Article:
Your Child Has Been Diagnosed with ADHD—What’s Next?
When your child is diagnosed with attention deficit hyperactivity disorder (ADHD), it can feel overwhelming. In some ways, it’s a relief – after all, you now may have a better understanding for behaviors you’ve been noticing in your child, and new hope for treatment.
At the same time, you likely have questions. With a variety of medications, therapies, and resources available today, where do you even begin?
Understanding your child’s ADHD diagnosis
First, know you’re not alone. Millions of children in the U.S. have been diagnosed with ADHD, according to the Centers for Disease Control and Prevention (CDC). Your child likely isn’t the only one at school who needs help with their attention span, hyperactivity, or impulsive behavior.
With the diagnosis, you can feel reassured knowing your child’s ADHD symptoms aren’t their fault, or yours.
“It is important to note that ADHD is not caused by poor parenting,” says pediatrician Cindy Gellner, M.D., in the University of Utah Health podcast The Scope. “Current theories suggest that ADHD is probably due to small differences in brain chemistry and function.”
Once your child has been diagnosed, an important next step is to learn what you can about ADHD and available services. Choosing a treatment or treatments for a child with ADHD will depend on his or her age and specific needs.
According to the CDC, for children ages four to six years, the first line of treatment should include:
- “Parent training in behavior management; and/or behavioral classroom interventions (if available).
- Methylphenidate may be used if behavioral interventions do not provide significant improvement and the child continues to have serious problems.”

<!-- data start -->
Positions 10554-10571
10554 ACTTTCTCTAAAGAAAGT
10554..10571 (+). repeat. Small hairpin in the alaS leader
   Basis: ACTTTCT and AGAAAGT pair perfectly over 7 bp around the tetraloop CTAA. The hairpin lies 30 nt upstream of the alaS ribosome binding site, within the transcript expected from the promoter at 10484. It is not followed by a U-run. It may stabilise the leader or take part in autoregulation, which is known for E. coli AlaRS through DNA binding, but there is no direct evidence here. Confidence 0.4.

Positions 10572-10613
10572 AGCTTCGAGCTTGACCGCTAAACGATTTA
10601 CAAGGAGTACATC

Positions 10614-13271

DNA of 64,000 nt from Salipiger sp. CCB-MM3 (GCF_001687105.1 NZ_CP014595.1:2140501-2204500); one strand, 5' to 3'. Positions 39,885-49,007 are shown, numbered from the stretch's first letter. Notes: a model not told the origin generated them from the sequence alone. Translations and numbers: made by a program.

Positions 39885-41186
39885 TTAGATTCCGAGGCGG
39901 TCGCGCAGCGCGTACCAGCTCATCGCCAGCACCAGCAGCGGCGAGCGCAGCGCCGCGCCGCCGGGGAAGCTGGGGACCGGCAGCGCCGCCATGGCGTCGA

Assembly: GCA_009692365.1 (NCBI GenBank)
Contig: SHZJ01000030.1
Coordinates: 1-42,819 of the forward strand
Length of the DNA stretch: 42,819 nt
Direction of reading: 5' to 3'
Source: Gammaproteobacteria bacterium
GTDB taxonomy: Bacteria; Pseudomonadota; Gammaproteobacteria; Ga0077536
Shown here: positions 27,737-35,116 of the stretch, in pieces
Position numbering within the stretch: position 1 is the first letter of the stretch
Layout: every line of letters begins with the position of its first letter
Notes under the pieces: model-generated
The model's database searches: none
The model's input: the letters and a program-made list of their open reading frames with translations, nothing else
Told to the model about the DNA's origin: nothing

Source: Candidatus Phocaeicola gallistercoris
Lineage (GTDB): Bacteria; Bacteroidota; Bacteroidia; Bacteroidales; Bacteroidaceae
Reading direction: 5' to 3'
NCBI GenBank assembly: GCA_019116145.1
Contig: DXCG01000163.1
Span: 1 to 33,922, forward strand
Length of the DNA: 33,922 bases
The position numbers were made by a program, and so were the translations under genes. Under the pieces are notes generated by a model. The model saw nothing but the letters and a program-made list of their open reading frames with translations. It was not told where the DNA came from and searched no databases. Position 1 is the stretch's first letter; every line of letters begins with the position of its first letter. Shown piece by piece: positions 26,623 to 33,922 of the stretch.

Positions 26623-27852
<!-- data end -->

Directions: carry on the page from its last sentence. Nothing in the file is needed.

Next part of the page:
For children aged six to 18 years, the CDC advises treatment to include “FDA-approved medications along with parent training in behavior management and/or behavioral classroom interventions.”
The CDC notes that treatments often work best when used together.
Learning more about ADHD medication
“Stimulants are the most common type of medication used to treat ADHD. Research shows these medications can be highly effective. Like all medications, they can have side effects and require an individual’s healthcare provider to monitor how they may be reacting to the medication,” according to the National Institute of Mental Health (NIMH) website.
Non-stimulant medications may also be prescribed by clinicians. The NIMH notes that sometimes a child may try several different medications or dosages before finding something that helps manage their ADHD symptoms without problematic side effects.
A pharmacogenomic test, like the GeneSight® test, can help inform a healthcare provider about how your child’s genes may impact how they metabolize or respond to certain medications commonly used to treat depression anxiety, ADHD, and other mental health conditions. The test must be ordered by a clinician who can prescribe medications. The results of the GeneSight test are intended to supplement other clinical factors considered by a clinician during a comprehensive medical assessment.